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Support #1820

Cross-sectional vs longitudinal weights

Added by Henrique Neves 2 months ago. Updated 15 days ago.

Status:
In Progress
Priority:
High
Category:
Weights
Start date:
11/29/2022
% Done:

10%


Description

Dear Understanding society support team,

Our research team is using data from the Understanding Society Main Annual Survey (waves 7 to 11) and the COVID-19 study (waves 1 to 9). In our analysis, we want to account for weights. However, we are unsure about which weighs to use.

Our main goal is to analyze gaps in mental health ( scghq1_dv ) between a Muslim and a Non-Muslim population during COVID-19. We rely on a standard difference-in-differences design, comparing the average Muslim-Non-Muslim gaps in mental health during the pandemic (Covid Survey, waves 1 to 9) with the average pre-pandemic gaps (Main Survey, waves 7 to 11). Our treatment variable takes value 1 for Covid waves and 0 otherwise. Additionally, we run an event study design, comparing Muslim-Non-Muslim gaps in mental health in each wave (Waves 8 to 11 of the Main Survey and Covid waves) relative to wave 7 of the Main Annual Survey.

Unfortunately, the COVID-19 study does not ask about the participants' religion. To identify Muslims in the COVID-19 dataset we extract the last religion status reported on the Understanding Society Main Survey (based on the variable oprlg1 ) and link it with the Covid Survey through person identifiers.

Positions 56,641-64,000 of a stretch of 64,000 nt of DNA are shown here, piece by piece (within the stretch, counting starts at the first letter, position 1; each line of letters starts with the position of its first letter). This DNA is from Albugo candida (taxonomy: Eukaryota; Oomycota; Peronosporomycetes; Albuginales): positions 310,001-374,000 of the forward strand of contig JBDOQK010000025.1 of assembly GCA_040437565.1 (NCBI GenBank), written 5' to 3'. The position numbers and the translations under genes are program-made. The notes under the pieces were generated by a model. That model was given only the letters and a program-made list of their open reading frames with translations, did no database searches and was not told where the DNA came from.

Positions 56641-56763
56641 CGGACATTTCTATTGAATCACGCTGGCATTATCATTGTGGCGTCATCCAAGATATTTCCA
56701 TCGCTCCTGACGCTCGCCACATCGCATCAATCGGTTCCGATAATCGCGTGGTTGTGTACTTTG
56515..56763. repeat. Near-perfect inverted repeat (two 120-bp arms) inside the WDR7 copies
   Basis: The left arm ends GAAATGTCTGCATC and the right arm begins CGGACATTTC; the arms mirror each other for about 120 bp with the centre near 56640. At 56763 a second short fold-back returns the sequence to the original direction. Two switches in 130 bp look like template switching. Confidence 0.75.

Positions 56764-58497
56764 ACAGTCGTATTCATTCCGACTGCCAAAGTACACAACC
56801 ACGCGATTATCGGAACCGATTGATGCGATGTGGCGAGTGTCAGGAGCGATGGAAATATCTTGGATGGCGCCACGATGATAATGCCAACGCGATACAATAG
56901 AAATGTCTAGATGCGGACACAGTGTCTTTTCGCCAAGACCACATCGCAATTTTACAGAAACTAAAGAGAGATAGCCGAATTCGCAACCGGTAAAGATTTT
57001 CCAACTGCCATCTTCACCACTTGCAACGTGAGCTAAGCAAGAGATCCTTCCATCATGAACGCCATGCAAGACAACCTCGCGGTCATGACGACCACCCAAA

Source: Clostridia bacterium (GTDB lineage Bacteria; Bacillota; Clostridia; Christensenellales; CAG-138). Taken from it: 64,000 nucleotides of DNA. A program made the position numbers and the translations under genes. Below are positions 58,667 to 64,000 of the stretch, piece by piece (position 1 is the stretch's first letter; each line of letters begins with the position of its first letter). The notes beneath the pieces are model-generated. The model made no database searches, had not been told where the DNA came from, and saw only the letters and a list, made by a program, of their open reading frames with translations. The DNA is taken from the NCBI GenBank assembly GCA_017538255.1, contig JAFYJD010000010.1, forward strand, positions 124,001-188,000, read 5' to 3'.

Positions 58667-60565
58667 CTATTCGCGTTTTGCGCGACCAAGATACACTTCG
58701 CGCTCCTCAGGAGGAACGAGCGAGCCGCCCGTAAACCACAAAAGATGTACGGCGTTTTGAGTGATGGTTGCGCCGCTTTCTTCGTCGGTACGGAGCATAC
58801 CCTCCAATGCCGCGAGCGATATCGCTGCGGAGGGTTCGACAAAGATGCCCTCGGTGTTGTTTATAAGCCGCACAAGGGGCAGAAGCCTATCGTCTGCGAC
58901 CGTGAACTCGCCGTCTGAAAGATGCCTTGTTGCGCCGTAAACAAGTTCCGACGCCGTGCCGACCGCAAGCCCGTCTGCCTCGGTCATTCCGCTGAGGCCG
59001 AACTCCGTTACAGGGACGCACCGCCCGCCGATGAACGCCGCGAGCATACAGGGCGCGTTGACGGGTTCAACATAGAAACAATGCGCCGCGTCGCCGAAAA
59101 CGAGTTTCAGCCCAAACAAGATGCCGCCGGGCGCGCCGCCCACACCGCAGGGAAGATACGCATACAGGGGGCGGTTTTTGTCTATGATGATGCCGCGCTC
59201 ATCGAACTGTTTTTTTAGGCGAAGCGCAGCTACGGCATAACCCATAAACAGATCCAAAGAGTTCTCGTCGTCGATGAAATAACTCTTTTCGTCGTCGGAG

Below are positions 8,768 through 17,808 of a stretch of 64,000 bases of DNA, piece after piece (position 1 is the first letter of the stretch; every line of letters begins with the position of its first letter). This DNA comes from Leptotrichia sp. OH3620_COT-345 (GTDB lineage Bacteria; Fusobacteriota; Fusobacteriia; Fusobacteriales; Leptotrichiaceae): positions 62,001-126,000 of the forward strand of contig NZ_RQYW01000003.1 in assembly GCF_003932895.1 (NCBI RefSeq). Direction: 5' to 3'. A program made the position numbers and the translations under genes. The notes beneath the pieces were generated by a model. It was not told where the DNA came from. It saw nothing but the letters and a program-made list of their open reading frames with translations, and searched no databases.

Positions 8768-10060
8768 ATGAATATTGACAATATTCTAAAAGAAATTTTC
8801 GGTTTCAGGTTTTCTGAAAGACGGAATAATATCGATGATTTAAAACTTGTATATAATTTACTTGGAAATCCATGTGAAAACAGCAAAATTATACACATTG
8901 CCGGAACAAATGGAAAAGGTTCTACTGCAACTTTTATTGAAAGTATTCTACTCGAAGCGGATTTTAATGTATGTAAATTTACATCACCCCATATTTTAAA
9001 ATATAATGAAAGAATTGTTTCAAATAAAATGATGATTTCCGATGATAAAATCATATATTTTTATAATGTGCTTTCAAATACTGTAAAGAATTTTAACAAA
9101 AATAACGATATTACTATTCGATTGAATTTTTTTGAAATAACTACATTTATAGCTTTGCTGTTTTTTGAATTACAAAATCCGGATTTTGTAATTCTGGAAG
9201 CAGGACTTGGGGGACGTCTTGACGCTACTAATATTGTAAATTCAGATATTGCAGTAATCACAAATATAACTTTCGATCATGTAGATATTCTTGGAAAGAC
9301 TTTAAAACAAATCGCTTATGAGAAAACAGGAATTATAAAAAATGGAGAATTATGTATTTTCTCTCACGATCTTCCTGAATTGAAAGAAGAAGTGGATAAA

Given our study design would you recommend we use cross-sectional or longitudinal weights?

Thanks in advance for your help!

Kind regards,
Henrique

#1

Updated by Understanding Society User Support Team 2 months ago

  • Status changed from New to In Progress
  • % Done changed from 0 to 10
  • Private changed from Yes to No

Many thanks for your enquiry. The Understanding Society team is looking into it and we will get back to you as soon as we can.

We aim to respond to simple queries within 48 hours and more complex issues within 7 working days.

Best wishes,
Understanding Society User Support Team

#2

Updated by Olena Kaminska 2 months ago

Henrique,

Thank you for your question. Just to clarify:
1) do you use wave 7-11 of the mainstage in one model?
2) You mention "Our treatment variable takes value 1 for Covid waves and 0 otherwise". Is it 1 if a person present in a Covid wave? Can you clarify please what you mean by this?

Thank you,
Olena

#3

Updated by Henrique Neves 2 months ago

Thanks for your reply, and my apologies for not being clear. Responding to your questions: